By Lisa Karon Richardson
It will come as no surprise to regular readers, but as far back as I can remember I’ve had a thing for spies. From the Scarlet Pimpernel to 007, to me they are dashing men (and women) of mystery. Even as I write this an old episode of Mission Impossible is playing in the background. I know that such portrayals are highly romanticized and as far removed from reality as the fruitcake who thinks he’s Napoleon Bonaparte, but I can’t seem to help myself. My imagination has been captured.
Spies even have a role in the Bible. Rotten intelligence from ten spies kept Israel out of the promised land for a generation. When they finally made it, they got as far as Jericho and sent spies in to scope out the joint. The poor fellows nearly bought it when they were identified and had to take refuge in the house of a harlot. Of course, that story is a bit like a novel in that one of the spies fell in love with the woman who saved his life and after the battle they married and lived (apparently) happily ever after.
Enamored though I am, I think I’m tired of trying to be a spy. In the past I’ve spent a large part of my time observing the behavior of the people around me and reporting back to God.
It’s not that I denied my Christianity. People know. I just don’t talk about it much. I let it kind of stay under the table. But being an undercover Christian isn’t doing me, or the world, an iota of good.
I’m not advocating an aggressive, in-your-face brand of Christianity, but when acquaintances at work are going through a tough time, I want them to seek me out as a source of comfort. Maybe they ask for prayer. Better yet, maybe I offer to pray with them then and there.
I need to have more boldness in my salvation, not keep quiet when I see someone hurting. Not hesitate to offer hope, when I see someone floundering. Not freeze in the face of ridicule.
Have you been operating undercover lately?
Influenced by books like The Secret Garden and The Little Princess, LISA KARON RICHARDSON’S early stories were heavy on boarding schools and creepy houses. Now, even though she’s (mostly) grown-up she still loves a healthy dash of adventure in any story she creates, even her real-life story. She’s been a missionary to the Seychelles and Gabon and now that she and her husband are back in America, they are tackling a new adventure, starting a daughter-work church in a new city. Vanishing Act, the second in the Charm and Deceit, series co-authored with Jennifer AlLee, is coming September 2013. She also has a novella coming out September, 2013 from Barbour entitled “Midnight Clear,” part of the Mistletoe Memories collection.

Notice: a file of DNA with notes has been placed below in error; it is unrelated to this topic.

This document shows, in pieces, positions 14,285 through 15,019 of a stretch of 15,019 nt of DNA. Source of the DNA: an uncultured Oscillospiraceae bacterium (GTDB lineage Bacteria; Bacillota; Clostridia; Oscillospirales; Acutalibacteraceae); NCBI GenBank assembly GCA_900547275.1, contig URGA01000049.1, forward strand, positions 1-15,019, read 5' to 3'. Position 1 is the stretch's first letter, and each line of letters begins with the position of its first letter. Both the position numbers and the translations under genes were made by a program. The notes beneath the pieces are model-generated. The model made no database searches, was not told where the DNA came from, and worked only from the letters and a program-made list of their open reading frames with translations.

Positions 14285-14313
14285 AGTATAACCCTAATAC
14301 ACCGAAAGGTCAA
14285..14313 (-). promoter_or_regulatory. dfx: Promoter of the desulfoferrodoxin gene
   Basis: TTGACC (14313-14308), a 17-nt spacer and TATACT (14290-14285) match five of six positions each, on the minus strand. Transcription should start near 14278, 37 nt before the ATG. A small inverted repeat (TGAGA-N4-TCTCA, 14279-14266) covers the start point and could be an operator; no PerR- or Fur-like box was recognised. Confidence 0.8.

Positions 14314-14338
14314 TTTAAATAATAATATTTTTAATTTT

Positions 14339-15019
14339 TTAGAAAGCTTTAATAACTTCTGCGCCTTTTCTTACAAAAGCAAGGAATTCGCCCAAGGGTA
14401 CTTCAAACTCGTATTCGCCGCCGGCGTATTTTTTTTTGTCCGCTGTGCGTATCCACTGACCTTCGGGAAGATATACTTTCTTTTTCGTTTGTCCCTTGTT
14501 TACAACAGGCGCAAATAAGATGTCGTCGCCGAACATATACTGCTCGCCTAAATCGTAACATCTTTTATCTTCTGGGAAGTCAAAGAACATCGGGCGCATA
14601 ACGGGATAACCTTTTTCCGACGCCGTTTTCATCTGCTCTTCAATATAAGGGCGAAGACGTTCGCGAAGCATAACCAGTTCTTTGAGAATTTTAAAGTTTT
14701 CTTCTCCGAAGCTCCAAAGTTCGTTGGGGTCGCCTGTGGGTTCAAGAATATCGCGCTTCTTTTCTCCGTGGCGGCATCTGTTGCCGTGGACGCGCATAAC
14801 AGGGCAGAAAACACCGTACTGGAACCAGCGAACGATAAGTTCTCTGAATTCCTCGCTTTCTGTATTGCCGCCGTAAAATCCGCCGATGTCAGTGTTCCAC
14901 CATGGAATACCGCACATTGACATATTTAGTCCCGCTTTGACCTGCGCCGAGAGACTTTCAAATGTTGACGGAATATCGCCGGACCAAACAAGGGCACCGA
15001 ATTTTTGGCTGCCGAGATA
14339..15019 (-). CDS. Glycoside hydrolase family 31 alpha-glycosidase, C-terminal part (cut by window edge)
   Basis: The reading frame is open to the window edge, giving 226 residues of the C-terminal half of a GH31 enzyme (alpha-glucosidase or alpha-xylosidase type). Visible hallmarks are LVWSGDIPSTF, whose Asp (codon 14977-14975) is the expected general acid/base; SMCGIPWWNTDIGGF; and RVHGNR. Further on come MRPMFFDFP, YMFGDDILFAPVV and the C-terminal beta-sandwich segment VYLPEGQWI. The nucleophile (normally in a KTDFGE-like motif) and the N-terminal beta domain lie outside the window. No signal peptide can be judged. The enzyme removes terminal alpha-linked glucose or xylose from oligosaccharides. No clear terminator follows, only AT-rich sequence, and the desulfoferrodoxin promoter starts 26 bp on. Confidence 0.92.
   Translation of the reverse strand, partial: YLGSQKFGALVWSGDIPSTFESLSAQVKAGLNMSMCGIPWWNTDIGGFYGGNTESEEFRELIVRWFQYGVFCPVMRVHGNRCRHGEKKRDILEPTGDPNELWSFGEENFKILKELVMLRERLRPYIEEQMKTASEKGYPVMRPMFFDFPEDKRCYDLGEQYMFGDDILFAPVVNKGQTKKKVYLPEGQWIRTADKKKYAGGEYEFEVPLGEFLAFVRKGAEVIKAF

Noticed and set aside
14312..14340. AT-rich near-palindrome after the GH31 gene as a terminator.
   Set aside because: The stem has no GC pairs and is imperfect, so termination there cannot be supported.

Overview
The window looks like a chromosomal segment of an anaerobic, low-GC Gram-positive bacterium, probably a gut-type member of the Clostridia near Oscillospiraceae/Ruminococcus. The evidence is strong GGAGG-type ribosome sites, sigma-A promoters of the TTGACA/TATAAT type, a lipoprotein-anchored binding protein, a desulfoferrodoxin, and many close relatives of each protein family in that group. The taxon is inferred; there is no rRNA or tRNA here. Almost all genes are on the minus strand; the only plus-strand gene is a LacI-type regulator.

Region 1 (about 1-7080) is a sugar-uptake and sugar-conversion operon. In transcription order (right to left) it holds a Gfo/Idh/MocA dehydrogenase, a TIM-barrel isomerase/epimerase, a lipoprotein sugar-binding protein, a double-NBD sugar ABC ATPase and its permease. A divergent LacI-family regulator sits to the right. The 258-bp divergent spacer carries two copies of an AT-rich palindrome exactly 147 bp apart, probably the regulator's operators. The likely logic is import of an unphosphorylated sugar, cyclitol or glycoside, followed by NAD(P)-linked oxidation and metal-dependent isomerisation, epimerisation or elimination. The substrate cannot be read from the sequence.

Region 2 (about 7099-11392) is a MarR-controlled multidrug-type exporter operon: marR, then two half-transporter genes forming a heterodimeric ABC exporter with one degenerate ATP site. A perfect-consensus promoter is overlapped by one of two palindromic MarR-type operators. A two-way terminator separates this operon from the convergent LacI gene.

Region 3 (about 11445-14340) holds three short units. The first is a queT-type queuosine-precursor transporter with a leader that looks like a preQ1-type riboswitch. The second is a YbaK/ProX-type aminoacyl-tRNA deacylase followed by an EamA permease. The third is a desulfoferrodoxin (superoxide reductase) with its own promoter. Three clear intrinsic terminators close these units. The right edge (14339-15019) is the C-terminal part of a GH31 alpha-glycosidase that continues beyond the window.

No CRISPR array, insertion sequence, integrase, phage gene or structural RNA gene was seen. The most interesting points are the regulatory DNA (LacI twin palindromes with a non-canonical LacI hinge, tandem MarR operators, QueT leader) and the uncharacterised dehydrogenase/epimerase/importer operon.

well said, Lisa. I think I'm a spy as well and makes me think about what I might do as the next step.ReplyDelete
I thought I was, but people have asked me if I am a Christian because they've picked up something in my speech or attitude. I like that.ReplyDelete
But I took it one step further a few years ago when I met Julie Lessman, one of the Seekers in Seekerville. She said in one of her posts ... don't just tell someone you'll pray for them, do it right there.
I took those words to heart and several times I've stood and prayed with complete strangers - out loud - because they needed it. In particular, a pregnant clerk mentioned worrying about her baby, and right there I asked if I could pray for her and her baby, and I did. When I finished, she was beaming and thanked me.
I don't do it when there are hoards of people around, but when there's just a couple of us so as not to embarrass them. And my offer hasn't been turned down yet.
Great reminder, Lisa.ReplyDelete
I think sometimes Christians are afraid to label themselves outright because they're afraid of being poor witnesses. But the truth is, if we are Christians, we are His witnesses whether we're in the mood to be or not. We have been blessed with something worth sharing! We should let it shine!
Anita, that is great. I'm glad you are doing that. It makes your witness all the more real to those people too. Because you don;t just say you'll pray and then walk away and forget. You do it. That's fantastic.ReplyDelete
Susie, it's a little ironic isn't it that the ones worried about their witness probably don't have much cause to be?ReplyDelete
Deb, next steps? Hmm. How about doing like Anita, and offering to pray with the next person who is dealing with an issue?ReplyDelete
I think it's awesome that you pray with strangers, Anita. I don't know if I could. I have a difficult time praying outloud.ReplyDelete
I try not to be a spy Lisa, but I often fail. Great post, btw!